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Axel Thue

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Data mortii:

Locul mortii:

19 Feb 1863

Tönsberg, Norway

7 March 1922

Oslo, Norway

Prezentare
Axel Thue was the son of Niels Thue and Nicoline Cathinka Eger. He studied at Voss's school in Oslo, where he showed a great interest in physics, completing his studies there in 1883. He then enrolled at the University of Oslo graduating in 1889. He went to Leipzig in 1890 and spent a year studying under Lie . However, :

... his works do not reveal Lie 's influence, probably because of Thue's inability to follow anyone else's line of thought.

He also spent a while in Berlin where he attended lectures by Helmholtz , Fuchs and Kronecker . Back in Olso, Thue held a scholarship in mathematics from 1891 to 1894. On 6 July 1894 he married Lucie Collett Lund who was ten years younger than Thue. Then Thue was appointed to Trondheim Technical College where he worked from 1894 until 1903. He was appointed as professor of applied mathematics at Oslo University in 1903. He held this post until his death in 1922.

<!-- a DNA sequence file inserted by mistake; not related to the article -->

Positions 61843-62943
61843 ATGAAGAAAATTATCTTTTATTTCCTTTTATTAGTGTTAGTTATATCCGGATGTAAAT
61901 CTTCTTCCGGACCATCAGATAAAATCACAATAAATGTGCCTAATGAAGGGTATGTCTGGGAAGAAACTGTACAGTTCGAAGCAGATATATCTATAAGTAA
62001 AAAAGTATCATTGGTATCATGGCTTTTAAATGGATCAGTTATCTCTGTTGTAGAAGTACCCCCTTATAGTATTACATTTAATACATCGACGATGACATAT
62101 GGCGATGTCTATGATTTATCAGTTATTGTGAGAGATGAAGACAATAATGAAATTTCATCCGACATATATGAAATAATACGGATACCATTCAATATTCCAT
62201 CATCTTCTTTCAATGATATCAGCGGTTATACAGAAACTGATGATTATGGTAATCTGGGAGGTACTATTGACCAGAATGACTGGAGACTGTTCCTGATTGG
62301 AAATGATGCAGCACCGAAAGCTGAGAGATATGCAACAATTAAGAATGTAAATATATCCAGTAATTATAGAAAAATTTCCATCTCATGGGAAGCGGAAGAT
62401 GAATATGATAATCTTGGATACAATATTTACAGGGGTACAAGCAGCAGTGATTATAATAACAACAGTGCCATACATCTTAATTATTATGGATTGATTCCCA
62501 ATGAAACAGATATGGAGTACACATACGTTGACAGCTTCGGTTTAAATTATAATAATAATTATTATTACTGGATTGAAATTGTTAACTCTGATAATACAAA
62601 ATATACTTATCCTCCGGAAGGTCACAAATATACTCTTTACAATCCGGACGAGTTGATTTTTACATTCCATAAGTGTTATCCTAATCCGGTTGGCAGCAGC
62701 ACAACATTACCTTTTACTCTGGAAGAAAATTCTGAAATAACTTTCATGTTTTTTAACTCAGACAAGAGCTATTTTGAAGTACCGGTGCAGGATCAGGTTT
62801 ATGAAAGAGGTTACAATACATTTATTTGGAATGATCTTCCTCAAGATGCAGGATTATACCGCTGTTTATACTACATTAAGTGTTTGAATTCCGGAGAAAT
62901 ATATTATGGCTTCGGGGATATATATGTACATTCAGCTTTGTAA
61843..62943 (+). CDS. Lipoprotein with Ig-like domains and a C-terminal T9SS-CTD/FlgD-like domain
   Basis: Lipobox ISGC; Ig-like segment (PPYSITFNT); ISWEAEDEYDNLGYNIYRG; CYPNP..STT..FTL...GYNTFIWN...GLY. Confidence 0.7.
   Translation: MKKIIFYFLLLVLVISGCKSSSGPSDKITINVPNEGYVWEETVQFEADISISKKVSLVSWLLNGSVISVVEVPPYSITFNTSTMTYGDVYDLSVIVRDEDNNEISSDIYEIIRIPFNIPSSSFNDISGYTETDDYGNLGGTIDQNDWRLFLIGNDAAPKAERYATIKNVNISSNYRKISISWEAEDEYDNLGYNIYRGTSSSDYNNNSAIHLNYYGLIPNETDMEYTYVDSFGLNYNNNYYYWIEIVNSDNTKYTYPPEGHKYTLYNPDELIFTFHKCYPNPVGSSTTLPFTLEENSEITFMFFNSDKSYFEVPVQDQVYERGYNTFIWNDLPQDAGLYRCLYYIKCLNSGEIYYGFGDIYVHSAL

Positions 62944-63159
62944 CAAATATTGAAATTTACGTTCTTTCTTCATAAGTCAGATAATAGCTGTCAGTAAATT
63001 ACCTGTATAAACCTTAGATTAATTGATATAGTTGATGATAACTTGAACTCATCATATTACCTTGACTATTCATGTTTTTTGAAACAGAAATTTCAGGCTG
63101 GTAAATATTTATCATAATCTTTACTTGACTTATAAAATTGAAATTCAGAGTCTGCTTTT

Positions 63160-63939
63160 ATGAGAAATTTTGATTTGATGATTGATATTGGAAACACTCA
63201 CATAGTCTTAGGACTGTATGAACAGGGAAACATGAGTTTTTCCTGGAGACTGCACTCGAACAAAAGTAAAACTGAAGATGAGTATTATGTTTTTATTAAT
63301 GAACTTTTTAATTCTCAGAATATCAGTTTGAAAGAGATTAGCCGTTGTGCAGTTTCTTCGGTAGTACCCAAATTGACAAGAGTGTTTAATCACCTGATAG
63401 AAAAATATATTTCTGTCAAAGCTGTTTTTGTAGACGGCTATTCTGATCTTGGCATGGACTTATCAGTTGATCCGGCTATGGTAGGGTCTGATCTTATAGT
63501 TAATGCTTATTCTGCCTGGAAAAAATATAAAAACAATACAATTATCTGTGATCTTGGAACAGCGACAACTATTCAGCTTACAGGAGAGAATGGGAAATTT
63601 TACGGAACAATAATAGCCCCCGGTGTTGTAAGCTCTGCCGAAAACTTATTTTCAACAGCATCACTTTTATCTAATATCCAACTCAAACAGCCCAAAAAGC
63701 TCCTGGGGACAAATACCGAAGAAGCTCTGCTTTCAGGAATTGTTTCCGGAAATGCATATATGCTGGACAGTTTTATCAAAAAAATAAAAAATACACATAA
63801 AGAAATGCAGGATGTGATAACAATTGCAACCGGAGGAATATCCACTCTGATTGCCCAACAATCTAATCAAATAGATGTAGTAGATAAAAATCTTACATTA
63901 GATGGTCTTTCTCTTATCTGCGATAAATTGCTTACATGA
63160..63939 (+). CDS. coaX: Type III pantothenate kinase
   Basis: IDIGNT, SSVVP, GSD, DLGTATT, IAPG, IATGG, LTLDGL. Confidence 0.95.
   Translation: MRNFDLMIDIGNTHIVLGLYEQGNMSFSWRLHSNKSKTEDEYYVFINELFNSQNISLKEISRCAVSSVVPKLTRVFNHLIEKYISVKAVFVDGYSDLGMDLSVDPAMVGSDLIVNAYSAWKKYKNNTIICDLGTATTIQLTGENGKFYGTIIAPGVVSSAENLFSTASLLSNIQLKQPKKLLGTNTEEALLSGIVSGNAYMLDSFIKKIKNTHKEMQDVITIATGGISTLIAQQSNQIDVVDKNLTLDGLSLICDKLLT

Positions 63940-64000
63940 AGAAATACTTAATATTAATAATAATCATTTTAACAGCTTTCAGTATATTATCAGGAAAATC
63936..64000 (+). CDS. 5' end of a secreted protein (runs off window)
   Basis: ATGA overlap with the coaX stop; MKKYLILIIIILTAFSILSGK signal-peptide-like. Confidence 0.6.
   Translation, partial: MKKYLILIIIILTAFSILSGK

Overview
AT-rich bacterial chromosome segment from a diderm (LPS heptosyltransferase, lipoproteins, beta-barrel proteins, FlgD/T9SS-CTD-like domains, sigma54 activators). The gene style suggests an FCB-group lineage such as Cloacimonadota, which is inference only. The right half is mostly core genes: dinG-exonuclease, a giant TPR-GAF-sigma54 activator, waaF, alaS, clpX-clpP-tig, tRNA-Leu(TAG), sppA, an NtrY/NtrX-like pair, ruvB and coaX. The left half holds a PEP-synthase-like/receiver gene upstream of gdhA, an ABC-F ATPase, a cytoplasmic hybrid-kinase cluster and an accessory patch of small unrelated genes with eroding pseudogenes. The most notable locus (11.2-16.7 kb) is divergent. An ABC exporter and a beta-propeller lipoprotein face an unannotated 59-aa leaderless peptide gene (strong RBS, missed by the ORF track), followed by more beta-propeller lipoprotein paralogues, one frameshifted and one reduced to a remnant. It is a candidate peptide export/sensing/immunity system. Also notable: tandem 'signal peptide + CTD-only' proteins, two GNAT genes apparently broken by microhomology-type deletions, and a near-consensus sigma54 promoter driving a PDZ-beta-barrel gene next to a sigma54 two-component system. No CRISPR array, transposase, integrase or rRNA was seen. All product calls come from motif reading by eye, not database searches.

In 1909 he produced an important paper, published in Crelle 's Journal, on algebraic numbers showing that, for example, y3 - 2x2 = 1 cannot be satisfied by infinitely many pairs of integers. His work was extended by Siegel in 1920 and again by Klaus Roth in 1958.

Edmund Landau , in 1922, described Thue's work as:

... the most important discovery in elementary number theory that I know.

Thue's Theorem states that:

If f(x, y) is a homogeneous polynomial with integer coefficients, irreducible in the rationals and of degree > 2 and c is a non-zero integer then f(x, y) = c has only a finite number of integer solutions.

His contributions to the theory of Diophantine equations are discussed in . In fact Thue wrote 35 papers on number theory, mostly on the theory of Diophantine equations, and these are reproduced in .

Another famous contribution made by Thue was his 1910 paper on the word problem for finitely presented semigroups .

If this work seems a little strange for a professor of applied mathematics then some quotes from Thue will clarify where he stood the issue of applications. He wrote a many articles in series between 1906 and 1912 and he wrote in one of them:

For the development of the logical sciences it will be important to find wide fields for the speculative treatment of difficult problems, without regard to eventual applications.

Another quote from Thue on applied mathematics (see for example ) is:

The further removed from usefulness or practical application, the more important.

Source:School of Mathematics and Statistics University of St Andrews, Scotland